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A follow-on, rags-to-riches implementation of The most efficient way to merge two lists in Java

The original requirements are to:

Identify the distinct values from two input files, and output the distinct values to an output file. There is no specification for the order of the output, only that each line should be unique in the results.

Special consideration should be made for efficiency.

I have implemented a more general specification:

  1. merge multiple input files (at least one) to an output file
  2. each line is treated as a line, not necessarily a "word". If the input files have just one word per line, then the output would be the same as the original specification.
  3. take the input files from the commandline (the first file is the output file).

In my answer to the linked post I suggested that a Java 8 Streams implementation would be "nice". I have implemented that solution here. I am looking for suggestions on how to better utilize the new Java functionality, and any other suggestions you may have.

import java.io.BufferedWriter;
import java.io.IOException;
import java.io.UncheckedIOException;
import java.nio.file.Files;
import java.nio.file.Path;
import java.nio.file.Paths;
import java.util.HashSet;
import java.util.Set;
import java.util.stream.Stream;


@SuppressWarnings("javadoc")
public class Linemerge {

    /* Wrap the IOException in order to make convenient Stream usage. */
    private static final void writeWord(BufferedWriter writer, String word) {
        try {
            writer.write(word);
            writer.newLine();
        } catch (IOException e) {
            throw new UncheckedIOException(e);
        }
    }

    private static void merge(Path source, Set<String> seen, BufferedWriter writer) throws IOException {
        try (Stream<String> words = Files.lines(source)) {
            words.filter(seen::add).forEach(word -> writeWord(writer, word));
        }
    }

    public static void main(String[] args) {
        if (args.length < 2) {
            throw new IllegalArgumentException("Need at least two file arguments: Destination Source {Source {Source {...}}}");
        }
        Path dest = Paths.get(args[0]);
        try (BufferedWriter writer  = Files.newBufferedWriter(dest)) {
            Set<String> seen = new HashSet<>();
            for (int i = 1; i < args.length; i++) {
               Path source = Paths.get(args[i]);
               if (Files.isRegularFile(source) && Files.isReadable(source)) {
                   System.out.println("Merging " + source);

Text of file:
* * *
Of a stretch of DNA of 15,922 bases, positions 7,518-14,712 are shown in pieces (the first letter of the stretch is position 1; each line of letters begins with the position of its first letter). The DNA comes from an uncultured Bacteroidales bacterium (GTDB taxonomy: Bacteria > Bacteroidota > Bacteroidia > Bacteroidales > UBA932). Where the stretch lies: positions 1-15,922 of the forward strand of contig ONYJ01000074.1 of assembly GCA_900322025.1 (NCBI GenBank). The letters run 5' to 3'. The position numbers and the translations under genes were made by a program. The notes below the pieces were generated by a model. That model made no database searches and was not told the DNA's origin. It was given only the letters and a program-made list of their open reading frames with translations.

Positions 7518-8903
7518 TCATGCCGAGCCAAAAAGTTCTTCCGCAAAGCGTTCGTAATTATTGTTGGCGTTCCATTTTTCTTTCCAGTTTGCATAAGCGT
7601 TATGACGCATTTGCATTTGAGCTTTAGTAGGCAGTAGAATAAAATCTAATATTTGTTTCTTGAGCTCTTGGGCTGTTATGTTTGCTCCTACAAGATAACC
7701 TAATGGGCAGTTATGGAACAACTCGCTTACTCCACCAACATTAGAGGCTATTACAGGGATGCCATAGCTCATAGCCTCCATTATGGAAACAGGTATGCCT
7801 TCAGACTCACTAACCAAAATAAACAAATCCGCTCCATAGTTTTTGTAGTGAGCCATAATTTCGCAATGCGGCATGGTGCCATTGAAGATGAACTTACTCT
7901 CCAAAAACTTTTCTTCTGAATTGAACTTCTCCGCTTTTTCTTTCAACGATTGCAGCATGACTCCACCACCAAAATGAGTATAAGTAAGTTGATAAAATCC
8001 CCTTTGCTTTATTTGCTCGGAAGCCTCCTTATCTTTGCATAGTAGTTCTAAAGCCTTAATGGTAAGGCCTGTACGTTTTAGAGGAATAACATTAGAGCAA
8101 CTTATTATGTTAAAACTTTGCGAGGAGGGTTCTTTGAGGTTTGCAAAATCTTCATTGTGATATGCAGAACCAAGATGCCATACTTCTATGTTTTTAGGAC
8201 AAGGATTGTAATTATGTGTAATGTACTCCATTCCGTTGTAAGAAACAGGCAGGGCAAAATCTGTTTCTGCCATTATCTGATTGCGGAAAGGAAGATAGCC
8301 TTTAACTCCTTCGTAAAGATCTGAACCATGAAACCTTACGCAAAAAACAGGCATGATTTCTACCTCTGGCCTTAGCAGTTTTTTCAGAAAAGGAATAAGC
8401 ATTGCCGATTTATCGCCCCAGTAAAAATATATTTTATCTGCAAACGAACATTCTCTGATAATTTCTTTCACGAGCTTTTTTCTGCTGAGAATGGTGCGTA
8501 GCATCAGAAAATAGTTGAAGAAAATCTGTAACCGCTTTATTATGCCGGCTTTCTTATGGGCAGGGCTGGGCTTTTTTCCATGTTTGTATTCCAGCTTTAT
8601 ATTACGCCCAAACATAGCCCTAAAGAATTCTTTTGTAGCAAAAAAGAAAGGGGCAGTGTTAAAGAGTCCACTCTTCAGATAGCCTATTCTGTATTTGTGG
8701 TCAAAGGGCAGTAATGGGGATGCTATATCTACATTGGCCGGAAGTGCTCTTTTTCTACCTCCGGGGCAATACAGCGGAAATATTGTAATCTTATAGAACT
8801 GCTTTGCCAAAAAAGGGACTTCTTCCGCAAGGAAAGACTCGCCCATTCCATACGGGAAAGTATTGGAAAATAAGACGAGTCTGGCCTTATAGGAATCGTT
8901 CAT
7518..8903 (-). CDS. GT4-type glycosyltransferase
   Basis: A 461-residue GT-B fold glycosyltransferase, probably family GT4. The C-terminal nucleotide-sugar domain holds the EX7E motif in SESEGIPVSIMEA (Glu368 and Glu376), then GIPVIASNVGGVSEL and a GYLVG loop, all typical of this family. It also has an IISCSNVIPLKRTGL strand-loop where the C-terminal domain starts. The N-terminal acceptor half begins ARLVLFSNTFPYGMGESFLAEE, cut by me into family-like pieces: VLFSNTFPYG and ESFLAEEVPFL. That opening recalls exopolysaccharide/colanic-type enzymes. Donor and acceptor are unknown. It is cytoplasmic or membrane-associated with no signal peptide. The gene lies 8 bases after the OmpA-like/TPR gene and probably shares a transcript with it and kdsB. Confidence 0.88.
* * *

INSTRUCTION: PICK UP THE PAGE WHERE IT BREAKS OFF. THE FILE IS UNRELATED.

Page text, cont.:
merge(source, seen, writer);
               } else {
                   System.out.println("Unable to read (and ignoring) " + source);
               }
            }
        } catch (IOException e) {
            e.printStackTrace();
            System.exit(1);
        }
    }

}
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"Need at least two file arguments: Destination Source {Source {Source {...}}}"

I think an easier way of documenting that, at least for *nix, is:

"Need at least two file arguments: DESTINATION [SOURCE]..."

You can also turn the Paths in your main() method into a Stream too:

public class Linemerge {
    // ...

    // suggestion note: had to wrap IOException -> UncheckedIOException too
    private static void merge(Path source, Set<String> seen, BufferedWriter writer) {
        try (Stream<String> words = Files.lines(source)) {
            words.filter(seen::add).forEach(word -> writeWord(writer, word));
        } catch (IOException e) {
            throw new UncheckedIOException(e);
        }
    }

    private static final Predicate<Path> FILTER =
            f -> Files.isRegularFile(f) && Files.isReadable(f);

    private static void checkPath(Path path) {
        System.out.println((FILTER.test(path) ? "Merging"
                : "Unable to read (and ignoring)") + " " + path);
    }

    public static void main(String[] args) {
        if (args.length < 2) {
            throw new IllegalArgumentException(
                    "Need at least two file arguments: DESTINATION [SOURCE]...");
        }
        try (BufferedWriter writer = Files.newBufferedWriter(Paths.get(args[0]))) {
            Set<String> seen = new HashSet<>();
            Stream.of(args).skip(1).map(Paths::get).peek(Linemerge::checkPath)
                    .filter(FILTER).forEach(f -> merge(f, seen, writer));
        } catch (IOException e) {
            e.printStackTrace();
            System.exit(1);
        }
    }
}
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If you're new to using Files.lines(), note that java.nio.* character I/O routines default to UTF-8, whereas java.io.* character I/O routines default to the local system's default encoding, so plan accordingly.

I don't know where your source files are coming from, but if they are not created by you, it is not uncommon to find UTF-8 encoded files that begin with a Byte-Order Mark, which for UTF-8 appears in the first three bytes in the file with values EF BB BF. If that is a possibility, you may want to copy the source code for 'Files.lines()' and use your own BufferedReader based on org.apache.commons.io.input.BOMInputStream

Since you are using a Set as a filter, the set will grow to contain all of the unique words. If you create one stream out of the multiple files, you could then use stream.collect(toSet()) and accomplish the same thing. You could get everything into one stream in two ways:

  • Create an array containing each file's Stream, then create a single Stream from it by calling Stream.concat(myStreamsArray)
  • Create a Stream<Path> containing the file paths, then create a single Stream of all of the lines by calling pathStream.flatMap(Files::lines)
| improve this answer | |
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